Malaysia’s biggest pension fund is calling on the government to increase the supply of ringgit Islamic bonds as the manager of $170 bn starts a Shariah-compliant option for savers. The Employees Provident Fund (EPF) prepares to launch the Islamic plan with an initial 100 bn ringgit ($25 bn) in January. Currently the Shariah-compliant share of issuance is 42%. CEO Shahril Ridza Ridzuan said the government is actively looking at it. Boosting sales would help expand the range of maturities of the securities and their investor base. Overseas investors owned 19 bn ringgit of the government’s Islamic bonds in April, 8.2% of their total note holdings in the nation.
Gulf borrowers are back in the bond market, and a new pattern is emerging. GCC bond sales climbed 32% to a total $15.9 bn this year, according to data compiled by Bloomberg. Dubai’s government sold a $569 million privately-placed sukuk in March and Emirates NBD raised $499 mn from such deals. Bahrain and Oman have also opted to privately place sovereign issues. Rizwan Kanji, consultant at King & Spalding said most private-placement issuances are underwritten by the arrangers, which provides the issuer with certainty of execution and pricing.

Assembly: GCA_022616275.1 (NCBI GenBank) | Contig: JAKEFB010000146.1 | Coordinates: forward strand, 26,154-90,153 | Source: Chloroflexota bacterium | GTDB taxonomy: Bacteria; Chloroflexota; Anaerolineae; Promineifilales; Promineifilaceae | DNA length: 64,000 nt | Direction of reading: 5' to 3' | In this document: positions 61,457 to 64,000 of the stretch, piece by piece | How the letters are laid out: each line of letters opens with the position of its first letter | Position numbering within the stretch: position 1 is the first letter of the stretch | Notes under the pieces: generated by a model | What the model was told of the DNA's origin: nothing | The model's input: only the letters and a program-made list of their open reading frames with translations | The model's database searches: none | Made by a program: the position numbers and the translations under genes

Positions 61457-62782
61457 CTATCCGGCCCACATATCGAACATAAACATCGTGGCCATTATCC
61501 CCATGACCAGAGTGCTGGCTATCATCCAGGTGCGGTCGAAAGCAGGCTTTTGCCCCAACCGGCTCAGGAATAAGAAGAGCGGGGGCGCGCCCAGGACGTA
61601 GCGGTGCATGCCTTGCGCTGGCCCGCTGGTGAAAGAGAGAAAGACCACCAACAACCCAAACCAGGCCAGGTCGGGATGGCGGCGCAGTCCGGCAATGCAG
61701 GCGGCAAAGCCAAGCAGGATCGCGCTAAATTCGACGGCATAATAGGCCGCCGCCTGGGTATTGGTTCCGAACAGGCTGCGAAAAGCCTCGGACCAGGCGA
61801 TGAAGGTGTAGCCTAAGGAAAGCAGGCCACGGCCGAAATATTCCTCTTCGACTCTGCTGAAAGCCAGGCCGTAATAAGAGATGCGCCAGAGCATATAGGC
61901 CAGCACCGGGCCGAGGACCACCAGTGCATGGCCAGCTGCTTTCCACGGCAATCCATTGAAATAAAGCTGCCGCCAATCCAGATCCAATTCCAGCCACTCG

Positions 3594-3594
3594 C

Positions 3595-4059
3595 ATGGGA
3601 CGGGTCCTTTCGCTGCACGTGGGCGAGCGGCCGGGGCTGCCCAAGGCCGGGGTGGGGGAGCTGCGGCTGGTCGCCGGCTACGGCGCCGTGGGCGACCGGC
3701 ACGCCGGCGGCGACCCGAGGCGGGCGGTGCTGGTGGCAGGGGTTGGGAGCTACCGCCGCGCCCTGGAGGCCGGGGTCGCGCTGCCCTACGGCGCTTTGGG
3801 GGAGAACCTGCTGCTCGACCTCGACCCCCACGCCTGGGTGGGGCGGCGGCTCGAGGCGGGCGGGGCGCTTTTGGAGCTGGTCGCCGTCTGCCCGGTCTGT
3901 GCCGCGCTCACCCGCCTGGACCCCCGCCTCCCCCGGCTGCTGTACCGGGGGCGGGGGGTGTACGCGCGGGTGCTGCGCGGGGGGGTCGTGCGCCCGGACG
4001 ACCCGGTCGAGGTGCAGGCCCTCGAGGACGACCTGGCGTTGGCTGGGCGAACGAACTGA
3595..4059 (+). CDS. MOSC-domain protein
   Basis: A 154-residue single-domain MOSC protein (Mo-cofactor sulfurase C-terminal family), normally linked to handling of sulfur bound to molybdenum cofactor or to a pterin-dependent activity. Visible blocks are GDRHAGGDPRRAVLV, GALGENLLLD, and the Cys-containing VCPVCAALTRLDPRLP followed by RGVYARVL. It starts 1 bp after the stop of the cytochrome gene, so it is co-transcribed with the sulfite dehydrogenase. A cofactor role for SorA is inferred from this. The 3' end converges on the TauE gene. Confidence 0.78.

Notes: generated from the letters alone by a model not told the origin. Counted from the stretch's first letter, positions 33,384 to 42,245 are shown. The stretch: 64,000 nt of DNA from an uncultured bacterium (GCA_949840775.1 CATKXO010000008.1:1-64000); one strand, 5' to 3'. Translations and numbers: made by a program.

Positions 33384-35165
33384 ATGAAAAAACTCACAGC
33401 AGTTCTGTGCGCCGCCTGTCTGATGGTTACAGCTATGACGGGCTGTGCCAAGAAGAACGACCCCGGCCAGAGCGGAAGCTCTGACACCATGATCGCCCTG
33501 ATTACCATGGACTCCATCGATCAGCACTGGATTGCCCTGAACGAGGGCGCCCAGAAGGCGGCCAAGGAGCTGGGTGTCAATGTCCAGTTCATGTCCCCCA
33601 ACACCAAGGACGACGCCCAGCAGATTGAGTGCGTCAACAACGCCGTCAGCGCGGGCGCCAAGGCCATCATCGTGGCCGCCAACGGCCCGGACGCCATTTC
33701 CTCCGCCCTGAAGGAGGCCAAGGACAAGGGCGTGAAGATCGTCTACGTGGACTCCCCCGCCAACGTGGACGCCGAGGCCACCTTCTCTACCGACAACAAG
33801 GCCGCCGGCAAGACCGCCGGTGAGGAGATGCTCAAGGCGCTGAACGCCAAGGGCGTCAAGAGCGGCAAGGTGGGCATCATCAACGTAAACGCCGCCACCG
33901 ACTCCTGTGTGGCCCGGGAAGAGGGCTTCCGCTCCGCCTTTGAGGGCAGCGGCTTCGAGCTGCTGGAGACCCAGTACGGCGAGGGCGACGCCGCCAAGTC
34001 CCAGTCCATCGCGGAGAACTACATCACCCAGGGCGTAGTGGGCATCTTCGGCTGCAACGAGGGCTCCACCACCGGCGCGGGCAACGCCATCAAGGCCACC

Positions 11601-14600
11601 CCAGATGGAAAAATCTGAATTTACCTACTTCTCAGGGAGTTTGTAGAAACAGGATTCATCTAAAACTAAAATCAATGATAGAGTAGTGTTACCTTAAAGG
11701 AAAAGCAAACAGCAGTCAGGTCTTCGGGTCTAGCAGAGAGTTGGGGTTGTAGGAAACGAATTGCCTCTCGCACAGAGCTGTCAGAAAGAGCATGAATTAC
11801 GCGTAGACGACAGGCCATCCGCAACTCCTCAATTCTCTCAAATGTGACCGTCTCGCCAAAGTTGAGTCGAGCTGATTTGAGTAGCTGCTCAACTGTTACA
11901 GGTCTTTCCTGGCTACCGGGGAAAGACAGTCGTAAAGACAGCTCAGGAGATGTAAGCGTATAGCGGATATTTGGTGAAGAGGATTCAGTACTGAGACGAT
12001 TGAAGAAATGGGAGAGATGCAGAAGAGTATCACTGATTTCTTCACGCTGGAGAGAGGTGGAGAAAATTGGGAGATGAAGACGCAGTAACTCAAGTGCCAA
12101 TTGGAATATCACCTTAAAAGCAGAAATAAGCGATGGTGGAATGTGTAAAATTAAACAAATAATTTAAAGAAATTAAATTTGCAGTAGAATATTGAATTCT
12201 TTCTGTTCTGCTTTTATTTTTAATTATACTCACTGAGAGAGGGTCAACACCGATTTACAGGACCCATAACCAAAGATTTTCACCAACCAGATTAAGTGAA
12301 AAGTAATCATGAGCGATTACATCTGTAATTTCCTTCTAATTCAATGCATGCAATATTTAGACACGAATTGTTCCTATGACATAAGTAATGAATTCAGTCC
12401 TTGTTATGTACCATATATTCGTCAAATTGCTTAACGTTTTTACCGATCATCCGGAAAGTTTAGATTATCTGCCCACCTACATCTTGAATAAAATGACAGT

#Dubai ports operator DP World has selected more than a dozen banks for its sale of Islamic bonds. Fifteen lenders have been hired for the offering of dollar-denominated, benchmark-sized securities whose maturity may be as long as seven years. Proceeds from the sale will be used for a tender offer for the company’s existing sukuk due in 2017.
Emirates Islamic Bank has mandated banks including HSBC for the sale of Islamic bonds. The sale of the dollar-denominated, benchmark-sized securities may begin this week and the sale is arranged by Standard Chartered, Emirates NBD, Dubai Islamic Bank, Noor Bank and Bank ABC. Emirates Islamic Bank last sold bonds in July 2012, when it raised $500 mn from securities with maturity of between five and six years.